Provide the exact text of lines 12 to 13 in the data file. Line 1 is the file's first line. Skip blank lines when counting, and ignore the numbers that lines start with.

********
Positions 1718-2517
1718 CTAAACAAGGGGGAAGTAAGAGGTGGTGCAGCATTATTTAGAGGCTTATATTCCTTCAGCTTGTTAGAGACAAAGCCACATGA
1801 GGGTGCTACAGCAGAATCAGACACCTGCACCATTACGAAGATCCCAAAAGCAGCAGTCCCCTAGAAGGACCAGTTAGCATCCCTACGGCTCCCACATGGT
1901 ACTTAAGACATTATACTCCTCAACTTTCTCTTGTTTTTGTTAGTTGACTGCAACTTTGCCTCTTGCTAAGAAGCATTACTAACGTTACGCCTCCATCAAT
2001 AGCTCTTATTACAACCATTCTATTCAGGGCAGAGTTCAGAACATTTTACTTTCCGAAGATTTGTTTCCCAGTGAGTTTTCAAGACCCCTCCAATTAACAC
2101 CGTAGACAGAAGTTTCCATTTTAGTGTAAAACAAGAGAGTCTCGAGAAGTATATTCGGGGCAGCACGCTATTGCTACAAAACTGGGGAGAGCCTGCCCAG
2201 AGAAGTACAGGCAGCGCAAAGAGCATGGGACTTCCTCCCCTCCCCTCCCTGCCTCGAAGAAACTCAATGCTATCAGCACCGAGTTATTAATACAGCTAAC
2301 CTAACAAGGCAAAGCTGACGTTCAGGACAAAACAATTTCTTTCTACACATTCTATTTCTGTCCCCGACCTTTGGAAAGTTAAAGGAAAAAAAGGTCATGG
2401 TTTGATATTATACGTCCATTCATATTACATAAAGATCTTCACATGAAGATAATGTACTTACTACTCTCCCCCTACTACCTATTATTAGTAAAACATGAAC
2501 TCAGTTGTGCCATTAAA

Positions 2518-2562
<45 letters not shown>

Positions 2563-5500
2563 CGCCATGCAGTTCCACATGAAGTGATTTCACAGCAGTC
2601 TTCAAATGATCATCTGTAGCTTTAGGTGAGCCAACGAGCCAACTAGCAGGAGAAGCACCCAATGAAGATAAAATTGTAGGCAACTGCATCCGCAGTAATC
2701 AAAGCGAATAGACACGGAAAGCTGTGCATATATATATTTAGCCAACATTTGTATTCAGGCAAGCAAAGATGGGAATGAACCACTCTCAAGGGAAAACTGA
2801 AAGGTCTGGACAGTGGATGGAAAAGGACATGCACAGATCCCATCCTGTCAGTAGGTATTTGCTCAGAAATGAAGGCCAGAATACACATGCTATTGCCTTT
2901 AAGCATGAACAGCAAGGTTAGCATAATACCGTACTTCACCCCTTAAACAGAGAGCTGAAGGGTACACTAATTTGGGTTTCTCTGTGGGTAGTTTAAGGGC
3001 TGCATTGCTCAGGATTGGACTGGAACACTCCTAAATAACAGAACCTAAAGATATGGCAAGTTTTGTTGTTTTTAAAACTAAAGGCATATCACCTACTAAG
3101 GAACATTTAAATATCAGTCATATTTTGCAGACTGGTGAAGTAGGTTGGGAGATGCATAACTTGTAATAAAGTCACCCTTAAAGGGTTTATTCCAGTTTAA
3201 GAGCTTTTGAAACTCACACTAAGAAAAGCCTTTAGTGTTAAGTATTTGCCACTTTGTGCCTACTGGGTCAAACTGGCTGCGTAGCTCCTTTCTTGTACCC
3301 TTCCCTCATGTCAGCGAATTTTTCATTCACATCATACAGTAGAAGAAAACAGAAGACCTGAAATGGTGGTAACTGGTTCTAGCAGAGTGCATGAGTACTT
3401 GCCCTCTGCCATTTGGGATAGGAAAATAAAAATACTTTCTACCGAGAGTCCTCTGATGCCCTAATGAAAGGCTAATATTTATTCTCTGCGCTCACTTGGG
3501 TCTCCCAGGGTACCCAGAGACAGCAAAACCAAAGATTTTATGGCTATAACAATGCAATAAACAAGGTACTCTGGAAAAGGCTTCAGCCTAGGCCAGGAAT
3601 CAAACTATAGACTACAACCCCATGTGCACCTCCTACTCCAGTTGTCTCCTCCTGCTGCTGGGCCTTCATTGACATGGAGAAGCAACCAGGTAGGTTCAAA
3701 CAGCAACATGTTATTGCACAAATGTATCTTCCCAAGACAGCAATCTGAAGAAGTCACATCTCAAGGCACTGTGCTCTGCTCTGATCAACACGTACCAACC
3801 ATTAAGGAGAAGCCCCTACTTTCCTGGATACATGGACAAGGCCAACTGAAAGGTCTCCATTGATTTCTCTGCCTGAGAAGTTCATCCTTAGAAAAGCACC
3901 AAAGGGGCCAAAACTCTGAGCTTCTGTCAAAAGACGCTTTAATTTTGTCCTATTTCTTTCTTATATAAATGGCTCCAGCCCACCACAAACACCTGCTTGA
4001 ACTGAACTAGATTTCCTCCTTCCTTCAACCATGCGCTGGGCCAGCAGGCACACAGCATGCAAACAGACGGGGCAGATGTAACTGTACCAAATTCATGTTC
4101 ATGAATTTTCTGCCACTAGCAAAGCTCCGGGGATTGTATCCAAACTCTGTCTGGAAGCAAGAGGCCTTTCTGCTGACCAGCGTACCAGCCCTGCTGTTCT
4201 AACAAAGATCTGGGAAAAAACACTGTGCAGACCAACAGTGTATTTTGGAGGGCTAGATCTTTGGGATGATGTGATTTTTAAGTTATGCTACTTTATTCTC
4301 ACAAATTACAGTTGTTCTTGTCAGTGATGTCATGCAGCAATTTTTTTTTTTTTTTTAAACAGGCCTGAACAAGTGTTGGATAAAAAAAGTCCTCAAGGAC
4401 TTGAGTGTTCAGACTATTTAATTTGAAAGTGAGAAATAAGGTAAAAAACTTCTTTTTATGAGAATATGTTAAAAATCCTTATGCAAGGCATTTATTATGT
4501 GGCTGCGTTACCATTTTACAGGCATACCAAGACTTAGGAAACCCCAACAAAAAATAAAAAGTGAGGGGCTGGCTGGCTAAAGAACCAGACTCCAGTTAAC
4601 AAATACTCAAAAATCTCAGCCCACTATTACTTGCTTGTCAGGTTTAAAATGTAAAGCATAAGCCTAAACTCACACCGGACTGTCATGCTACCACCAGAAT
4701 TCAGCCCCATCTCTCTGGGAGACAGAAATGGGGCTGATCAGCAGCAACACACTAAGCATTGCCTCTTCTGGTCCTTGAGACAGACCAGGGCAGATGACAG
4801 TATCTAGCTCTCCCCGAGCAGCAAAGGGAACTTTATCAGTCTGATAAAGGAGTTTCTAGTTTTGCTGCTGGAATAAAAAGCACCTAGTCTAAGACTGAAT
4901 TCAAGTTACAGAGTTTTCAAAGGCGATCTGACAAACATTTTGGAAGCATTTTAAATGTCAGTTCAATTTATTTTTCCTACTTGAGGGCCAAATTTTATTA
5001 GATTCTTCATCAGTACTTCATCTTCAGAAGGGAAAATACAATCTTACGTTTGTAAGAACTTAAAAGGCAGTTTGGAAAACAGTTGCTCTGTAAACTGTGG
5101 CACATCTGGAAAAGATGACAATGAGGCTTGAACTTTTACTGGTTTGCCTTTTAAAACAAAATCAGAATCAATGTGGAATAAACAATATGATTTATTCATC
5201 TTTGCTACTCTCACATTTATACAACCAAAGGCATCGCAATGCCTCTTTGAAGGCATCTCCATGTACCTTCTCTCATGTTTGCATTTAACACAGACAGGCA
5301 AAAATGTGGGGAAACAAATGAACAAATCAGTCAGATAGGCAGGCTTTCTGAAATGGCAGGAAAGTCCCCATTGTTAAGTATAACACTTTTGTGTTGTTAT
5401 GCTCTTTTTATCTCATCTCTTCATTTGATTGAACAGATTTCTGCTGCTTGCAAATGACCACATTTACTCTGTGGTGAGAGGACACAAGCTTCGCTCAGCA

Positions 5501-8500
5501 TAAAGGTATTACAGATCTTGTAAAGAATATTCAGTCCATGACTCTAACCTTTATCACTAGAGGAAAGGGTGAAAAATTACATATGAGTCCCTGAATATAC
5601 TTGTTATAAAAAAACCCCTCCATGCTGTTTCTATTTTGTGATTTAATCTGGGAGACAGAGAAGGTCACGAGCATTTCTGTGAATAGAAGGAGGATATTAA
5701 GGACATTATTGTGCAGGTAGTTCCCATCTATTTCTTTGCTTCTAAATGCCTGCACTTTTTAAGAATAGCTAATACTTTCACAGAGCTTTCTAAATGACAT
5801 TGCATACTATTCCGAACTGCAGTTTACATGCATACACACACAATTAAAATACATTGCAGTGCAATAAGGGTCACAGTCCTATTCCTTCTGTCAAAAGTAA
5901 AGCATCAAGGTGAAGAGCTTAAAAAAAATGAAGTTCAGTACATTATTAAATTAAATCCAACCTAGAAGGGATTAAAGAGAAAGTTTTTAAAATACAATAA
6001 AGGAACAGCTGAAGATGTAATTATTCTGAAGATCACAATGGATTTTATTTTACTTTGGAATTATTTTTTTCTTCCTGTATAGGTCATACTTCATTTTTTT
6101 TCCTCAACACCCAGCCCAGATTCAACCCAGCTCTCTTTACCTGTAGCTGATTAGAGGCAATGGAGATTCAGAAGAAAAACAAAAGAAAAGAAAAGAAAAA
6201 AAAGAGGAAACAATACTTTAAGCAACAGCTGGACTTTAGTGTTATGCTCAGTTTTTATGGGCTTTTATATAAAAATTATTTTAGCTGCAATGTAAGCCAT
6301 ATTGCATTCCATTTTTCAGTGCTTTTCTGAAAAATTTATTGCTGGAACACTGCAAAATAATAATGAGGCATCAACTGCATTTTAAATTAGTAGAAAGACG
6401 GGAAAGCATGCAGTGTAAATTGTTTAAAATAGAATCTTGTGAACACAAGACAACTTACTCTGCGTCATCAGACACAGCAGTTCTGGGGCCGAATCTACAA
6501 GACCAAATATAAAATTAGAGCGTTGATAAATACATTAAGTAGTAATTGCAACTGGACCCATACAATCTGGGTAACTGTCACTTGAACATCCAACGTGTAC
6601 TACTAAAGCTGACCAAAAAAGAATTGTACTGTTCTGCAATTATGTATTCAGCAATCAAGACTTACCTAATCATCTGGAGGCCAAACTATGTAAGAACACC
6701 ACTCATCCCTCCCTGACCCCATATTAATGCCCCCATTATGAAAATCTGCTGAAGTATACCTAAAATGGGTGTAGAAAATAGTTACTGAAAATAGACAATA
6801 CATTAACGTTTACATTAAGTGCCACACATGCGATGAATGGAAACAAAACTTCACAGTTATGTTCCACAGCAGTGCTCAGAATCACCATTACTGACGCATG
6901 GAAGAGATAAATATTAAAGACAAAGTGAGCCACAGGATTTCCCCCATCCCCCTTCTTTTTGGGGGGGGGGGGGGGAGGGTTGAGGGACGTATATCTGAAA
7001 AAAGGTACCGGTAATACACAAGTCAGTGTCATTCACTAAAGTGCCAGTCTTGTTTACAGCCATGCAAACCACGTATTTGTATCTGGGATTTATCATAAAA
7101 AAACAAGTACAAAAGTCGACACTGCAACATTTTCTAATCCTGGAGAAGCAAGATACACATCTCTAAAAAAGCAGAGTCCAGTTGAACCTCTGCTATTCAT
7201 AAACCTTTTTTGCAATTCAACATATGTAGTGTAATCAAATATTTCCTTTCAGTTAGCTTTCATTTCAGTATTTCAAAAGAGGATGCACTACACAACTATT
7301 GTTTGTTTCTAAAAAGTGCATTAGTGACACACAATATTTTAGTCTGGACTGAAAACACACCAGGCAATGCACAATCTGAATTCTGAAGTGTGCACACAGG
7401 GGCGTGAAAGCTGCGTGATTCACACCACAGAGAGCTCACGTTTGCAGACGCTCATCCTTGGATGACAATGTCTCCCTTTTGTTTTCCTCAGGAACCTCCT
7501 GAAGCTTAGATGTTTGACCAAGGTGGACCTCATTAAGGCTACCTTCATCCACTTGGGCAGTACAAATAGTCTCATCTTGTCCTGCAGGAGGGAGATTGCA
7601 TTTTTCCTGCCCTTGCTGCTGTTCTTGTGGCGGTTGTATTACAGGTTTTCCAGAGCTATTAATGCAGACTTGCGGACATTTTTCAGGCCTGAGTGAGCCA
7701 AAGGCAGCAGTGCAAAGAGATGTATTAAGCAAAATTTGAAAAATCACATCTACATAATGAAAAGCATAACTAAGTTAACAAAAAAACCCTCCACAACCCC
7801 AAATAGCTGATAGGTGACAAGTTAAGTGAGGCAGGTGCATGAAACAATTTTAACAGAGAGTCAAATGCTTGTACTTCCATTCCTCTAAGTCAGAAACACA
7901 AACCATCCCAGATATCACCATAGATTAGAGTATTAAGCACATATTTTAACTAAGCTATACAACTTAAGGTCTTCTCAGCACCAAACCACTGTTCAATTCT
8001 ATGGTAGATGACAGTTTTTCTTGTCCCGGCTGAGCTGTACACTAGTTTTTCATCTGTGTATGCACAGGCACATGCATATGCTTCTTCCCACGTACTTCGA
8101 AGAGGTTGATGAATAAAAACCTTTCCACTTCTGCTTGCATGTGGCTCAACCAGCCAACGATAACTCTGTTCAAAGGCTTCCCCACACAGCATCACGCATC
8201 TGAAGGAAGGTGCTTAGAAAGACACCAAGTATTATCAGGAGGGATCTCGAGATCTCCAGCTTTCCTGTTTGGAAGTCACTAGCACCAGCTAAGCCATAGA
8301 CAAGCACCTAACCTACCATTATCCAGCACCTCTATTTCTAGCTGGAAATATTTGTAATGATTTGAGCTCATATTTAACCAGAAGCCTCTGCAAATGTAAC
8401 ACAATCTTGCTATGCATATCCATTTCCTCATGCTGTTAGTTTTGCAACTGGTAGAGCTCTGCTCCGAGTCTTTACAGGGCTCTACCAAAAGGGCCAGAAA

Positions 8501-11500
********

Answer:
<45 letters not shown>

Positions 2563-5500